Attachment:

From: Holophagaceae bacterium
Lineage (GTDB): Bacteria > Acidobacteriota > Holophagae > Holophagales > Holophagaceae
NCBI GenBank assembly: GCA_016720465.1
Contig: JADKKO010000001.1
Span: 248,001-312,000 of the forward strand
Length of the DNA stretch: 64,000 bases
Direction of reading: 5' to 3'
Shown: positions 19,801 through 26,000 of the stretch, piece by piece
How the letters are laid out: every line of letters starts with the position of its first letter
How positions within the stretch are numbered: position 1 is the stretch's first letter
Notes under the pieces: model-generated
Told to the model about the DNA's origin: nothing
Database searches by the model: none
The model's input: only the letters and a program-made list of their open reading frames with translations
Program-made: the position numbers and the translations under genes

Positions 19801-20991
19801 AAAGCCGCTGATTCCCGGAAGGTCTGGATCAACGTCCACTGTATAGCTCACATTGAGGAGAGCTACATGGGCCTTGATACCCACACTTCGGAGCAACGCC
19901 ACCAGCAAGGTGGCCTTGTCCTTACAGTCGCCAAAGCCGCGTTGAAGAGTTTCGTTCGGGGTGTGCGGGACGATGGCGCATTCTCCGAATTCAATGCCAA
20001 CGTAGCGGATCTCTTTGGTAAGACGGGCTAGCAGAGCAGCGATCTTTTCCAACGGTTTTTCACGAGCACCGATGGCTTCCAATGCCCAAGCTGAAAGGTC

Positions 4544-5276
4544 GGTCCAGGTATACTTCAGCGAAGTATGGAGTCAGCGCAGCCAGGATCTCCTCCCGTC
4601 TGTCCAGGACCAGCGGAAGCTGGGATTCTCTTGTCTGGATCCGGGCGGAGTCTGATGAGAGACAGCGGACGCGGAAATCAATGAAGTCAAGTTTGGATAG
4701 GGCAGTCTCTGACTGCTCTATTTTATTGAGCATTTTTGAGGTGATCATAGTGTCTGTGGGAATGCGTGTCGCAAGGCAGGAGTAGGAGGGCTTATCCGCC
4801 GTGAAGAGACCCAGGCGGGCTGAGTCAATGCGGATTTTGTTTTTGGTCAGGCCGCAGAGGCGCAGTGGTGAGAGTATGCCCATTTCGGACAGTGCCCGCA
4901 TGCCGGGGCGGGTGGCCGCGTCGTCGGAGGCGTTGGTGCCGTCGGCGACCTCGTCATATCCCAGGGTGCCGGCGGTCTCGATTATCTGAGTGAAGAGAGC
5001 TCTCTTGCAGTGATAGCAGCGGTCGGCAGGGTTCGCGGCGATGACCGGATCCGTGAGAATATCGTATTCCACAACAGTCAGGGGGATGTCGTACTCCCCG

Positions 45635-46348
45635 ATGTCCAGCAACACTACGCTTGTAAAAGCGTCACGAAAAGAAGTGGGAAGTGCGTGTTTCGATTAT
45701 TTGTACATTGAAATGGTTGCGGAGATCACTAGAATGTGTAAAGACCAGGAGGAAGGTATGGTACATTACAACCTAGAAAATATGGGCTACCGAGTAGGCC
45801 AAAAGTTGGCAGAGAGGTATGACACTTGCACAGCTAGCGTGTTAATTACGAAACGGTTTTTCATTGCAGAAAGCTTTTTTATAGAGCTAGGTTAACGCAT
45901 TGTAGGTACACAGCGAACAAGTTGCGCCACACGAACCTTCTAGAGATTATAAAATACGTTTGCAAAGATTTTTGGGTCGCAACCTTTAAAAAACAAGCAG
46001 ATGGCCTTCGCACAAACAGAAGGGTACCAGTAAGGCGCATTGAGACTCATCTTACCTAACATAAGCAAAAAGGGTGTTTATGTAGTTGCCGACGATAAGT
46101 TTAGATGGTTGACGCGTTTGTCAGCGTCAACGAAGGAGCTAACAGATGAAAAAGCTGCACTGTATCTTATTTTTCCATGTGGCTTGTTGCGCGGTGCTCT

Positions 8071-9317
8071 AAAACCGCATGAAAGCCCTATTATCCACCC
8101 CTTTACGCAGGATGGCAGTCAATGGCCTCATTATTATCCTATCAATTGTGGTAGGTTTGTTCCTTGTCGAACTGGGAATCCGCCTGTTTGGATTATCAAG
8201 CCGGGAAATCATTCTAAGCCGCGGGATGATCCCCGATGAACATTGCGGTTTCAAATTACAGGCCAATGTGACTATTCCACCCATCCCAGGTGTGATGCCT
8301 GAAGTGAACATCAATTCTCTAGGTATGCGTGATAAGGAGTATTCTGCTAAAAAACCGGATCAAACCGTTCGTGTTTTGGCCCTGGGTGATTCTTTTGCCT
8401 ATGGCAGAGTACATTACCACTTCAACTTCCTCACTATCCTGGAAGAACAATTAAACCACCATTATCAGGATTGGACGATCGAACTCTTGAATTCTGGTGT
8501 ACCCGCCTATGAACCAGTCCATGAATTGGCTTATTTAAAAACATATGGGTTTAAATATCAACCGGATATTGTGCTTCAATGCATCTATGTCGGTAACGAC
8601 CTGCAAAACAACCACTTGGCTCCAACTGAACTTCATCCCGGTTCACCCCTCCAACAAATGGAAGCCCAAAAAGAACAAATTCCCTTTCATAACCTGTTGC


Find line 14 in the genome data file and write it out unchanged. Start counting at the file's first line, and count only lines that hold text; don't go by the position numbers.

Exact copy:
The model's input: only the letters and a program-made list of their open reading frames with translations